The difficulty in resolving the North Korean crisis is creating a serious gap in views on national security between the Japanese and American people. Asked if North Korea should be acknowledged as a nuclear power, 70 percent of the Japanese say "should not be acknowledged." But in the United States, 38 percent say "should be acknowledged," while 37 percent say "should not be acknowledged" and 25 percent say "do not know."
Views on the nuclear armament of Japan and South Korea in the event North Korea refuses to halt its nuclear missile development program are also split between the United States and Japan. Only 12.3 percent of the Japanese are in favor of Japan arming itself with nuclear weapons, in contrast to 68.7 percent who are against it. The Japanese are equally against South Korea's nuclear armament, with only 9.3 percent in favor, while 68 percent are against it.
Meanwhile, 33 percent of the Americans are in favor of Japan possessing nuclear weapons, with the 40 percent against it. Furthermore, 26 percent of the Americans responded they do not know. There are also 33 percent of the Americans in favor of South Korea possessing nuclear weapons, with more than 40 percent against it and 26 percent saying they do not know.
Views on whether the United States should bring its nuclear weapons to Japan or South Korea in the event North Korea refuses to get rid of its nuclear arms are also divided. In Japan, 50.5 percent of the Japanese people are against the United States bringing in nuclear weapons, in contrast to the 21.1 percent who are in favor, and 27.7 percent saying they are unsure. The American people, meanwhile, voiced contrasting views, with 52 percent in favor, 21 percent against and 27 percent saying they did not know.
Asked what kind of impact the North Korean nuclear crisis is having on the U.S.-Japan relationship, the top response from both countries is "it has strengthened U.S.-Japan relations," with 45.8 percent of the Japanese and 41 percent of the Americans selecting this answer.
But 20 percent of the Americans feel the situation has weakened the relationship. Pyongyang's development of intercontinental ballistic missiles that can reach the U.S. mainland, and the lack of any feasible resolution to the North Korean situation have made many Americans look inward and prioritize domestic issues, casting a shadow over U.S.-Japan relations.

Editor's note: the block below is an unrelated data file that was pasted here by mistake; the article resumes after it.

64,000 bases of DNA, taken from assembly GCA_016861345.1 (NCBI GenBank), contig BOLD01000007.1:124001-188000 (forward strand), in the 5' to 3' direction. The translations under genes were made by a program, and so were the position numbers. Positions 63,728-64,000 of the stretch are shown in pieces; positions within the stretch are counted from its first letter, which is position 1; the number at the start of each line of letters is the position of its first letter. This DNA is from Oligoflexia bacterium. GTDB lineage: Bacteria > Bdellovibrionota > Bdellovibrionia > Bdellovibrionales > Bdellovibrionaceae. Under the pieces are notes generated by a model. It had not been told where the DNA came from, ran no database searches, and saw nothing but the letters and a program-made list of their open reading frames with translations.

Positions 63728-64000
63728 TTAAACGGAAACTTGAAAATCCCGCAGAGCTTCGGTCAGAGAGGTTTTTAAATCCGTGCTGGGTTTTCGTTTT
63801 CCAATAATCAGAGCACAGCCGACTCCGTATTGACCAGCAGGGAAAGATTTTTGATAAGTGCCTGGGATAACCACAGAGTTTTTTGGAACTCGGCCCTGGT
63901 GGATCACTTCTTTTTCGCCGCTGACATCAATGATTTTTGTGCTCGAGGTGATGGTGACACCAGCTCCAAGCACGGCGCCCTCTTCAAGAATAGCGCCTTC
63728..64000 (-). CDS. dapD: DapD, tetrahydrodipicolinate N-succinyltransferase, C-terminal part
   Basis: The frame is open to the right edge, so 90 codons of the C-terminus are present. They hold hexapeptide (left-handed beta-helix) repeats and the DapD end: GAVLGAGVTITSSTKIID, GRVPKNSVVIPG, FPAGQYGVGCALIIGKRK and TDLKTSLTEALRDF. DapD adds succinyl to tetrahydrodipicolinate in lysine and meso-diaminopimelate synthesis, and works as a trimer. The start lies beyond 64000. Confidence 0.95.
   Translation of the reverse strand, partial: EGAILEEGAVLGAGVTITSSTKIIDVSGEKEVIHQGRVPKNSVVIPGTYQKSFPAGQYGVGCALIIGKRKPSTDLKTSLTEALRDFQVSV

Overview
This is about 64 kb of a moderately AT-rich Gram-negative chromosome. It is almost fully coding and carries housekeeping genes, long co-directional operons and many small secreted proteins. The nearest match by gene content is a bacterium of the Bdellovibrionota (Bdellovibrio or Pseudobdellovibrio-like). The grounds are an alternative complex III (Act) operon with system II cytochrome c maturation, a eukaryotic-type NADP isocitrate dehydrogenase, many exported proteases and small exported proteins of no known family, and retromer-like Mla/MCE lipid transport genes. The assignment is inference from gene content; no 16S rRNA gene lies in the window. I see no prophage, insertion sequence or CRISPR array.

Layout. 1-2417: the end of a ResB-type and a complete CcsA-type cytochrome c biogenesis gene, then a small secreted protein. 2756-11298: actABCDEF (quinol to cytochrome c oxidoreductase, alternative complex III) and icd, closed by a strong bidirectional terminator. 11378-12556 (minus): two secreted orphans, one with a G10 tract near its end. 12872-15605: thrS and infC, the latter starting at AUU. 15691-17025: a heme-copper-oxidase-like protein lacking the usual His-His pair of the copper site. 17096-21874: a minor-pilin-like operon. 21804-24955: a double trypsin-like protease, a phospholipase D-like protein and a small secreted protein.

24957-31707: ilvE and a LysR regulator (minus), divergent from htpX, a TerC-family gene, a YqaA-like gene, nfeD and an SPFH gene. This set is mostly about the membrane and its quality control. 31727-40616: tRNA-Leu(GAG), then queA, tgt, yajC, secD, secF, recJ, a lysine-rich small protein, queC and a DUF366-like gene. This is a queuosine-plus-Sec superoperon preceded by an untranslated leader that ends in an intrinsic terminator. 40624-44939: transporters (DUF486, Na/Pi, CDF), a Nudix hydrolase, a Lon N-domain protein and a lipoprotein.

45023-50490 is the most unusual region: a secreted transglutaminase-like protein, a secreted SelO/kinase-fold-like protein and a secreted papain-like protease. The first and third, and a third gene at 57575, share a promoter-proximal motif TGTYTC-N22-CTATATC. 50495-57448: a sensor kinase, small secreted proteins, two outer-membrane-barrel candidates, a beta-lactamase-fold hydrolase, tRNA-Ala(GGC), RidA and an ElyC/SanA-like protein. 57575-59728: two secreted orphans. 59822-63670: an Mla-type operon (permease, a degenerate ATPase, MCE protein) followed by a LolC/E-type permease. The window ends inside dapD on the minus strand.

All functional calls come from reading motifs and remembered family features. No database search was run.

However, there are 49 percent of the Americans who believe the United States should maintain its current military strength in Asia in the future. Together with the 29 percent who believe "the United States should further strengthen its military force," nearly 80 percent of the American respondents support the U.S. military presence in Asia at current or increased levels for the region's security.
In Japan, 41.8 percent feel "the United States should maintain the current level of its military presence," but 32.6 percent say they do not know, indicating that many Japanese are unable to determine the future security environment of Asia as well as the necessity of the U.S. military presence in the region.
Asked why North Korea continues its nuclear development program, the top answer from people of both countries is "in order for North Korea to maintain its political regime and authority." Some 46 percent of the American respondents and 35.2 percent of the Japanese selected this response. This response is followed by "mainly for North Korea's ambition and aggression," selected by 25 percent of the Americans. Among Japanese respondents, 23.8 percent also selected this answer, but the second-largest response is "because North Korea wants to be acknowledged as a legitimate state and wants to obtain legitimate rights as a member of the international community," with 24.8 percent. Only 12 percent of the Americans selected this answer.
Last, the respondents were asked what nations should be involved should there be a multinational dialogue mechanism that would serve to realize stability in the Northeast Asian region. The largest response is a five-nation framework consisting of Japan, China, the United States, South Korea and Russia, with 35 percent of the Americans and 35.9 percent of the Japanese selecting this response. The second-largest response among the Americans is a four-nation framework of Japan, China, the United States and South Korea (26 percent), while the second-largest response among the Japanese is "do not know" (29.6 percent). The third-largest response for Japanese respondents is a three-nation framework of Japan, China and the United States (11.7 percent), but this choice is selected by only 5 percent of the Americans.